GTA: Chinatown Wars Review

Posted: August 8, 2009 in Review
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GTA: Chinatown Wars Review

Rockstar’s last attempt at the world of handheld car stealin’, drug dealin’, civilian killin’ fun was the technically-brilliant-if-far-too-short PSP (and later PS2) Vice City Stories. Continuing the theme of big console releases making playtime for their smaller counterparts comes GTA: Chinatown Wars.

While not initially as impressive as the PSP releases, it is definitely in a league all on its own in terms of Rockstar’s mastery of the DS hardware. The Liberty City familiar from the massively overhyped GTA IV serves as the main hub for all your criminal doings, while the perspective has changed the classic bird’s-eye-view as seen in the early GTA games. The scope of the city is incredible – individual locations memorable from the last tour are all present and correct (save for the ‘haunted swingset’) and the entire premise has been completely redesigned around the DS’ touchscreen capabilities.

Cars can be hotwired in any of three different ways – unscrew the dashboard and connect the wires, stick a screwdriver in the keyhole and turn it on or even by connecting a computer to the security system and stopping the numbers as they flash by to hack the alarms. Explosive weapons can be thrown by tapping the icon and flinging it away with the stylus. Tattoos can be drawn on, cards can be scratched, Molotovs filled at gas stations, the list goes on. Just about the only thing you can’t do is chop up crack with a credit card and inject it directly into your character’s eyeball.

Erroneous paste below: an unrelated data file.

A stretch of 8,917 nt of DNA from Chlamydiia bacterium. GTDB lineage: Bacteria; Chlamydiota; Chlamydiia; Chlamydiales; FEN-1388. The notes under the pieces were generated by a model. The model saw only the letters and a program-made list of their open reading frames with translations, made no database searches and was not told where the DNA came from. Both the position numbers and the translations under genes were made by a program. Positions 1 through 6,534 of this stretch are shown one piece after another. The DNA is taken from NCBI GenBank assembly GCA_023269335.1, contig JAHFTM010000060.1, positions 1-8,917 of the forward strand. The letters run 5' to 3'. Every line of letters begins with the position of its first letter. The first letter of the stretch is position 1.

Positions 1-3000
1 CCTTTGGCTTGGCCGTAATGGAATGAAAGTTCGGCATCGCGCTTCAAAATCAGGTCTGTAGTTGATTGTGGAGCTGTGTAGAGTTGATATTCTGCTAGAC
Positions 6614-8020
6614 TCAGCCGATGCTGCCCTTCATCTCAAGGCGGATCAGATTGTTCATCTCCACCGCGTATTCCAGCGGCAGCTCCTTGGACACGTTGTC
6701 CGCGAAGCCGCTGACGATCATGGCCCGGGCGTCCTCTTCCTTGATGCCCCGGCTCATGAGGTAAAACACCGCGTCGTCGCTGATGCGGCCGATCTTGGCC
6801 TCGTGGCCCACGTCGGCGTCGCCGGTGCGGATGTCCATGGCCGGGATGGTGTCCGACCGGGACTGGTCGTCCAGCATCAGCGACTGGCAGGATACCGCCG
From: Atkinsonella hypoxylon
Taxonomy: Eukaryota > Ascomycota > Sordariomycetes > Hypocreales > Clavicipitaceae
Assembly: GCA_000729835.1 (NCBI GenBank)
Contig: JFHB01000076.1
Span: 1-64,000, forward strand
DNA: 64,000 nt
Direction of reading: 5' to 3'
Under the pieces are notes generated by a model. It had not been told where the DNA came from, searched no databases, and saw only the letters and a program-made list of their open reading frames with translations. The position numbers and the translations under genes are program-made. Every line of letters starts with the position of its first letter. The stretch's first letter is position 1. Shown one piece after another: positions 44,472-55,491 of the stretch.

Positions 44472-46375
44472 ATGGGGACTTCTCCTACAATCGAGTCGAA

You play as Huang, a Chinese immigrant on the way to deliver a sacred family heirloom (a sword won in a card game) to Uncle Lee, who has taken over the Triad family in the wake of Huang’s father’s recent assassination. Unfortunately for Huang, he is robbed, shot and left for dead in the worst place in America… Liberty City.

From there the game delights in giving you an outlandish number of absurd missions and, while most of them involve driving, none of them are ever dull or repetitive. This is a massive contrast to IV, where seemingly every mission required ten minutes of driving to the opposite end of the map for one gunfight, followed by another lengthy drive home. This time, it’s all about the game and the fun. One moment you’re gunning down a drug lord on his boat, the next you’re dropping bombs on groups of suspected informers from a helicopter. The only real flaw to the game is that the gun’s aiming scheme chooses to aim at the closest person to you, even if that means you’re firing into a wall while a goon blows off the back of your head from a few feet away.

The world is so vast and stuffed with so many things to do that you’ll be playing long after the credits roll. In fact, the moment the game does come to its close is a real downer – the story is so good and the characters so brilliantly scripted it feels a massive shame to let it end. But end it must, and if there’s any justice in the real world, the DS will get many more truly excellent GTA games.

95%

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